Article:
The National Highway Authority of India (NHAI) has expressed its disapproval for the proposed Rs14,000-crore Delhi-Jaipur Expressway project citing a slew of challenges, including its inability to provide funds, lack of investor interest and low traffic projections.
The NHAI asked the roads ministry to reconsider its decision to construct the proposed 265-kilometers Expressway, which was earlier envisaged on the lines of Yamuna Expressway and came up recently for fast-track clearance in the steering committee for infrastructure set up by the prime minister.
In a letter written to the secretary-roads, Vijay Chhibber , NHAI chairman R P Singh said: "The original idea of construction of the expressway with development of townships alongside is unworkable. Keeping in view the present scenario, it is unlikely that expressway will get favourable response from the market."
The expressway was part of the government's original plan of constructing 10 expressways by 2006-07.
The prime minister's steering committee on infrastructure asked the roads ministry to work on the financial model for the Delhi-Jaipur Expressway and complete the pre-feasibility study by August 15 so that the proposed project could be awarded at the earliest.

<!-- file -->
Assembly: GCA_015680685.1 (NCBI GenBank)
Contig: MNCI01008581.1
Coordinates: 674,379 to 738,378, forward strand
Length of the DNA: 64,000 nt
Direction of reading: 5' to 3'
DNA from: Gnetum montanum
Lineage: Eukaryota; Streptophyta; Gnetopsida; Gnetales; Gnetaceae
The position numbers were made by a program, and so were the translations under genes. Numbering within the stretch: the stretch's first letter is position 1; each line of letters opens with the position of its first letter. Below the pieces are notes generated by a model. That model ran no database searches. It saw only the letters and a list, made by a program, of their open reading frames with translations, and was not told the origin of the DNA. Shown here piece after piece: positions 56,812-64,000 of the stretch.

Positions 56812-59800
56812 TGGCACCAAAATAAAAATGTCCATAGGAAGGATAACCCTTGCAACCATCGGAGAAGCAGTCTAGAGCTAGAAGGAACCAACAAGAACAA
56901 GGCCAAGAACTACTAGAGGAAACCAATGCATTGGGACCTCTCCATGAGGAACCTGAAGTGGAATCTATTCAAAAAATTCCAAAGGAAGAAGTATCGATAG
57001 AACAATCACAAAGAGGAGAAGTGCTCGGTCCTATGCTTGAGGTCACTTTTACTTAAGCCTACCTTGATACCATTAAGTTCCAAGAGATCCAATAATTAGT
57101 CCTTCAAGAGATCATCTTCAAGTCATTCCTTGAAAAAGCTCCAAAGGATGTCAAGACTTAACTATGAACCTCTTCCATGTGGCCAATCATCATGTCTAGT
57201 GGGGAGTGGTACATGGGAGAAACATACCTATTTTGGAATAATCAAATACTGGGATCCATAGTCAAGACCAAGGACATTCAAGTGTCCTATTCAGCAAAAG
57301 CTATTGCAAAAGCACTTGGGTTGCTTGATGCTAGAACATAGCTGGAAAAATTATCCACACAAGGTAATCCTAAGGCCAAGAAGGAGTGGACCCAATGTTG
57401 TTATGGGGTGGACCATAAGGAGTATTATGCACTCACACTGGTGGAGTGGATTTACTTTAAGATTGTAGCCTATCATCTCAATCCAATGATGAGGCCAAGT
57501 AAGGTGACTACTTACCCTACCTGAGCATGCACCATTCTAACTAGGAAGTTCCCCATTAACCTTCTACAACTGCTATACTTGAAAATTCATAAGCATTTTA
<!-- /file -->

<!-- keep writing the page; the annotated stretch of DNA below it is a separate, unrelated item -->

However, with the difference of opinions between NHAI, road ministry and Planning Commission, the pre-feasibility study is yet to be completed and the financial model is still not decided.
Singh said in his letter that even the per kilometer construction cost of this expressway projected is estimated to be upwards of Rs 50 crore.
"In the present juncture it is very unlikely that the private sector will be interested in making such investments."
Singh said that even after several meeting with merchant bankers, institutional lenders and developers "implementing the expressway through BOT, would be a big challenge."
He has also cited that the fall in the traffic has also raised questions on the viability of the project "even with high levels of viability gap funding."
"Out of the cess/toll allocated to NHAI, there is no likelihood of any surplus being available for expressways. In fact, for the past two years, a part of the share of the cess revenue of NHAI has been withheld by the government